And now for the home spy camera

Click to follow
COLIN MULLEN doesn't worry too much when the doorbell rings these days. He just turns over the TV to another channel - the one showing who is at the door. If he wants to know what any of his three children are up to, he can switch over to another channel, which picks up a picture from their room. And if he wants to know who came to the house while the family was out, he can just rewind a video linked to the outdoor cameras.

Mr Mullen's picturesque home, in Barthomley, Cheshire, is just one of more than 500 in the county which have been fitted with a new audio- visual control system, developed by a British company. The system combines cheap mini-cameraswith fibre-optic cabling cemented into the internal walls of the house and infra-red outlets in each room.

"I put the system in because we live in the country and security is important to my wife when I'm away," says Mr Mullen, who is a builder. "When she's on her own during the day, anybody could walk up to the house. But they can't get in without being seen." He has also put the same system into 40 houses he has built since November. Fitting the system during building helps keep costs down. An average cost might be pounds 1,000, depending on the cameras and wiring used.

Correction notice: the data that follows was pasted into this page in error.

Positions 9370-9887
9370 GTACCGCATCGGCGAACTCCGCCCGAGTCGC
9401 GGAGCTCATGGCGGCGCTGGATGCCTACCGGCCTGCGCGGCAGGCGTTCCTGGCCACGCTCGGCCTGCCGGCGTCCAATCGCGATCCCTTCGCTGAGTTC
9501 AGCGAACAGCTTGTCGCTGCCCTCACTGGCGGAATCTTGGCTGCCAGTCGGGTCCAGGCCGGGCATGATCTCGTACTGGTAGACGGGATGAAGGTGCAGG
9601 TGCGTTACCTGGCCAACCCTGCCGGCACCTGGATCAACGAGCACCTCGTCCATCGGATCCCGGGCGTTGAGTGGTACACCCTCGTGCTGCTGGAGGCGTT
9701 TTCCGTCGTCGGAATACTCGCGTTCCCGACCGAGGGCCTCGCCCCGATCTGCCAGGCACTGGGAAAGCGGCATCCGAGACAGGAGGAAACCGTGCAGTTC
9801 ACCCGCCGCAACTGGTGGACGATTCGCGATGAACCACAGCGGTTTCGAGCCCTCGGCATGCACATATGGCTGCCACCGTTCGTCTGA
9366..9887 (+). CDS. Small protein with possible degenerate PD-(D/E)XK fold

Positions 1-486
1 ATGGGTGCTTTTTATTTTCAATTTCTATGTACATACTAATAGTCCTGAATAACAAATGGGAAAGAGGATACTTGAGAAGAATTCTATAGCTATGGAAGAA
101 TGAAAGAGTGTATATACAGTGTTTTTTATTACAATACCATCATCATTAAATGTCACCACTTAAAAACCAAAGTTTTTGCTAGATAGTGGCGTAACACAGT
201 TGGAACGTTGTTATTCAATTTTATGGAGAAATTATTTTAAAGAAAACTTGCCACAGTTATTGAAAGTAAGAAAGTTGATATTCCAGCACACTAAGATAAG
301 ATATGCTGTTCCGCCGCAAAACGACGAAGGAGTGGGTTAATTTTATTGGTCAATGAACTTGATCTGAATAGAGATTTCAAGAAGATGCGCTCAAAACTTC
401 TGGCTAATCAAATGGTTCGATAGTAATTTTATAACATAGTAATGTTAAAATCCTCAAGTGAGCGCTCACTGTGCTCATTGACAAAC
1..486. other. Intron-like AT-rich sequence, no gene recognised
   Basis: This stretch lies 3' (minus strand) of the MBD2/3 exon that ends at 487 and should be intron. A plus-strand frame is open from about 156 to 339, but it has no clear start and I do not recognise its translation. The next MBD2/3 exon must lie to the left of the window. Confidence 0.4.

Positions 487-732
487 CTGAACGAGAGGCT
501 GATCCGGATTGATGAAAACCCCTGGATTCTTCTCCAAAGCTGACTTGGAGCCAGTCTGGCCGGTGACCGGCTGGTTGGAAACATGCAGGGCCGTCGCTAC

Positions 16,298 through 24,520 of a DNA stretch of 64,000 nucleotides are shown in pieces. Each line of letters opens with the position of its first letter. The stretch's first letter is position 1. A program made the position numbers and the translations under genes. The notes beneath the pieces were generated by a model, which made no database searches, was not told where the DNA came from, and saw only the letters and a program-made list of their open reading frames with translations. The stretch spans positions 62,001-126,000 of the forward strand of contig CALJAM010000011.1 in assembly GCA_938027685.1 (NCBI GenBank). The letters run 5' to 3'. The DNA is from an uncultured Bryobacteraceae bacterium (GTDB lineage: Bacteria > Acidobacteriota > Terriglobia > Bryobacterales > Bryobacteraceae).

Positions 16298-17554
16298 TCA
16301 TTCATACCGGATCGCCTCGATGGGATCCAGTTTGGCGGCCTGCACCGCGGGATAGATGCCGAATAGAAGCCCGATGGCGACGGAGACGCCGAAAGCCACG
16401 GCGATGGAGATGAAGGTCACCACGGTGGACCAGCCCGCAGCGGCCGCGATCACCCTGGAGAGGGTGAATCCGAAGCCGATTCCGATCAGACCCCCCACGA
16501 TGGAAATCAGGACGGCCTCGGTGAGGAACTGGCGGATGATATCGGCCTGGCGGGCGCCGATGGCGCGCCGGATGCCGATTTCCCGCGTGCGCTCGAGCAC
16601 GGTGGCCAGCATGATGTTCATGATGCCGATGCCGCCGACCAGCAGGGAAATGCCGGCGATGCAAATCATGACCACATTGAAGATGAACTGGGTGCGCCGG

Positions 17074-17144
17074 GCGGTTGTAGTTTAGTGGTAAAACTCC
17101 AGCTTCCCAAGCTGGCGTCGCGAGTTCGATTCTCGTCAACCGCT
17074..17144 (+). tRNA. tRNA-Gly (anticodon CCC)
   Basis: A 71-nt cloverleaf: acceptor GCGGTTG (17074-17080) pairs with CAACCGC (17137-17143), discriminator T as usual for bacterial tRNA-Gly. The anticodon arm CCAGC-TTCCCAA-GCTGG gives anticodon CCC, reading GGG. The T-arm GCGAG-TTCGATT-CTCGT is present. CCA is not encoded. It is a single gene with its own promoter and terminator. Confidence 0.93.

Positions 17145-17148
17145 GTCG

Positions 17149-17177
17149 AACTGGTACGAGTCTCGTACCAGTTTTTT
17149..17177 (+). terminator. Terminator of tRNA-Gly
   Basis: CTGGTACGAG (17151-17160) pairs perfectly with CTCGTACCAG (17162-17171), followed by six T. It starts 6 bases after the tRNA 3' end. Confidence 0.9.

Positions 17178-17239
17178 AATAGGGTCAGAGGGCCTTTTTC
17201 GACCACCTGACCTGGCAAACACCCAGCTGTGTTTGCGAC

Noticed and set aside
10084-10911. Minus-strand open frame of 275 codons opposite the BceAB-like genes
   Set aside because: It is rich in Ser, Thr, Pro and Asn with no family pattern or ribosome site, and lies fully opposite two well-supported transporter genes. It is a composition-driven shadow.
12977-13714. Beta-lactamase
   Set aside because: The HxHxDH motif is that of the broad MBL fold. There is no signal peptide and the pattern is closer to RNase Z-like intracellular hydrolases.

The system was devised by Total Sound, of Runcorn in Cheshire. Chief executive Peter Temperley said: "We started working on this about three years ago. It has created a lot of interest. Builders have been receptive because they are aiming to make houses more secure and make people feel their homes are safe places to live." So far 27 housebuilders in the county are incorporating the system into new homes.

"It's not a wire fence, but if you're in bed at midnight and the doorbell goes, you can see who's there without having to get up," says Mr Temperley.

The same system also means that homeowners can listen to music in different rooms without lugging a hi-fi around. The infra-red links can power speakers, meaning that listening to music in the bath no longer means risking electrocution. "It also stops me fighting with the children over who's going to listen to what," says Mr Mullen. "I can take the hi-fi remote control with me and that's it."